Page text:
* Prospects boosted by worldwide demand for civil aircraft
* U.S. military aircraft sector continues to shrink
* Outlook clouded by possible Pentagon 10 percent purchase
By Jim Wolf
WASHINGTON, Dec 5 U.S. aerospace and arms
companies are poised for 2.8 percent overall sales growth next
year to about $224 billion, which would mark their 10th straight
year of growth, barring steep Pentagon budget cuts, the
industry's chief trade group said on Wednesday.
The forecast does not factor in so-called sequestration, a
process that would lop about 10 percent off Pentagon arms
purchases starting next month if Republicans and Democrats fail
to agree on a new plan to pare federal deficits.
Exports of civil aircraft, engines and parts - which
represent about 88 percent of all aerospace exports - are
expected to account for most of the industry's sales growth in
The U.S. military aircraft sector, on the other hand,
continues to shrink even as foreign sales of U.S. warplanes are
Aerospace and arms companies, one of the economy's perennial
bright spots, continued to lead the United States in the net
export of manufactured goods, buoyed by strong civil aircraft
sales, the Aerospace Industries Association said in its annual
year-end review and forecast.
Exports rose 12 percent to an estimated $95.5 billion this
year from $85.3 billion last year and are likely to grow during
"at least the next several years" based on order backlogs, the
Order books for civil aircraft makers such as Boeing Co
, the world's largest maker of commercial jetliners and
military aircraft combined, now contain a six- to seven-year
backlog, the report said.
U.S. military purchases of hardware may decline slowly or be
hit with indiscriminate, sequester-related cuts that could cause
major disruptions in the supply chain, especially for smaller
manufacturers, the AIA said.
Sequestration clouded the outlook for 2013 and was hard to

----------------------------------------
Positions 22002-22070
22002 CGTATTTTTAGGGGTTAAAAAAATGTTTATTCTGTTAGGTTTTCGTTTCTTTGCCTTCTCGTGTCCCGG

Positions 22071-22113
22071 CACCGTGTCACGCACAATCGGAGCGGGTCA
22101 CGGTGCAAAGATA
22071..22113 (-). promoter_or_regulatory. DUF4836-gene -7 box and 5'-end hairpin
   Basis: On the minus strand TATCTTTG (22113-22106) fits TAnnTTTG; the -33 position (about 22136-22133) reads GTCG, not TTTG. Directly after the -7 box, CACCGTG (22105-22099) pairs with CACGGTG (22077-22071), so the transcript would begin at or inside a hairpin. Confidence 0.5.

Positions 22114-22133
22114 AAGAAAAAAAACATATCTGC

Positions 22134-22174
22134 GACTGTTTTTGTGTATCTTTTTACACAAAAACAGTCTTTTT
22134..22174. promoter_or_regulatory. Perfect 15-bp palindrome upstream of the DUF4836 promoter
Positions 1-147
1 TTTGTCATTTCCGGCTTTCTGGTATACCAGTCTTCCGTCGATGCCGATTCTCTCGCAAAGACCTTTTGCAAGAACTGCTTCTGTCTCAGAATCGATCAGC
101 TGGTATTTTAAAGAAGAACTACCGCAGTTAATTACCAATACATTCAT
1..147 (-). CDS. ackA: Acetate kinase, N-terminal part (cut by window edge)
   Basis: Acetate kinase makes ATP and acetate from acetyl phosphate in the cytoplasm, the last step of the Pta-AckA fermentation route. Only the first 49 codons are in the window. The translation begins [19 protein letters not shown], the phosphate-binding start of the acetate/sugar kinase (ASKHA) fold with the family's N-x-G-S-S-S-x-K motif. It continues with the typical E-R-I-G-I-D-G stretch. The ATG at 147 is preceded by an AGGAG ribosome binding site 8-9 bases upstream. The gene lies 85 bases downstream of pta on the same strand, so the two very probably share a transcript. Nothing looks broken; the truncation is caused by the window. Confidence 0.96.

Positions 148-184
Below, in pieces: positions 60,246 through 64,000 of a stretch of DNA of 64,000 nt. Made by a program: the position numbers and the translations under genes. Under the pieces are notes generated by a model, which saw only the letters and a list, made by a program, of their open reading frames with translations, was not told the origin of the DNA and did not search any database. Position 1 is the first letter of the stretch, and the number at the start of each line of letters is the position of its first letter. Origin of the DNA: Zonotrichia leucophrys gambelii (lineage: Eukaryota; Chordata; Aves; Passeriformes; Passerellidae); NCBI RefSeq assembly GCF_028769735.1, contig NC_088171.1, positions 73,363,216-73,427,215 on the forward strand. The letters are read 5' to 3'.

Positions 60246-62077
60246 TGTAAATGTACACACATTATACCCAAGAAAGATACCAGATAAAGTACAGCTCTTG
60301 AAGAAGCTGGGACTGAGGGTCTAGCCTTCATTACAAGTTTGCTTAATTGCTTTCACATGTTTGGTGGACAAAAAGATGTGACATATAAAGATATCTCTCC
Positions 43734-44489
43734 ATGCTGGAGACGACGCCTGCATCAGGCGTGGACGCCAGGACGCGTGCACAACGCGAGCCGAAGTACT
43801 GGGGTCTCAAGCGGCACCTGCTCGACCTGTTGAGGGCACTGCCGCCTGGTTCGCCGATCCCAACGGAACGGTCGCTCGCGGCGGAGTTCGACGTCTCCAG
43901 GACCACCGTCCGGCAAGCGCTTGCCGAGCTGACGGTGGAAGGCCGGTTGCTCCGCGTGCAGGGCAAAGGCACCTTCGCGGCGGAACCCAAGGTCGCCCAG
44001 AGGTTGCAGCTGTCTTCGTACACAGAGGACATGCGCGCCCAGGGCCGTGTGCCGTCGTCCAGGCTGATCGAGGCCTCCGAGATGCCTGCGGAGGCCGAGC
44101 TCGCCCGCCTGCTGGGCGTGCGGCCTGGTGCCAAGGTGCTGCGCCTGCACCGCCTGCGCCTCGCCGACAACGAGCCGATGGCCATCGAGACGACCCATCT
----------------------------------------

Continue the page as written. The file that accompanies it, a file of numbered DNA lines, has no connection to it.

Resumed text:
factor in because of unknowns about how mandated cuts would be
carried out, Marion Blakey, AIA's president and chief executive,
told an industry luncheon.
"It's an industry that remains healthy despite the
obstacles," she said.
For 2013, overall sales are projected to rise 2.6 percent to
$223.6 billion from an estimated $217.9 billion this year. In
2012, the estimated total was up 3.4 percent from $210.8 billion
the year before.
Leading U.S. aerospace companies and top Pentagon suppliers
include Lockheed Martin Corp, Boeing, Northrop Grumman
Corp, BAE Systems Plc, Raytheon Co and
General Dynamics Corp.
Roughly $600 billion in combined U.S. tax increases and
spending cuts are to take effect in January for fiscal 2013
alone - the so-called fiscal cliff - unless President Barack
Obama and Republicans in Congress strike an alternative
The across-the board spending cut, known as sequestration,
would cull about $54 billion from U.S. national security
spending with purchases of weapons nipped, the trade group said,
an estimated 10.3 percent.
Demand for U.S. military exports is anticipated to remain
strong for the few years, AIA said, citing concerns about Iran's
disputed nuclear program as contributing to large purchases by
oil-rich Gulf states, among other factors.
Similarly, growing Chinese defense budgets have led to
significant new U.S. sales in Asia - deals that should more than
offset ebbing sales to European countries that are trimming
military spending, the report said.
The U.S. military aircraft sector continues to contract,
falling 2.4 percent over the past year. It is projected to sink
more than 10 percent in 2013.
Closure of Lockheed Martin Corp's F-22 fighter production
line and decisions not to fund additional Boeing Co C-17
military transport plane purchases or development of a future
strategic lifter, each took a toll.
As of 2012, no fewer than three key military production
lines - for Boeing's C-17 military transport aircraft, its F-15
tactical fighter and Lockheed's F-16 multi-role fighter - are
being sustained largely by international export demand.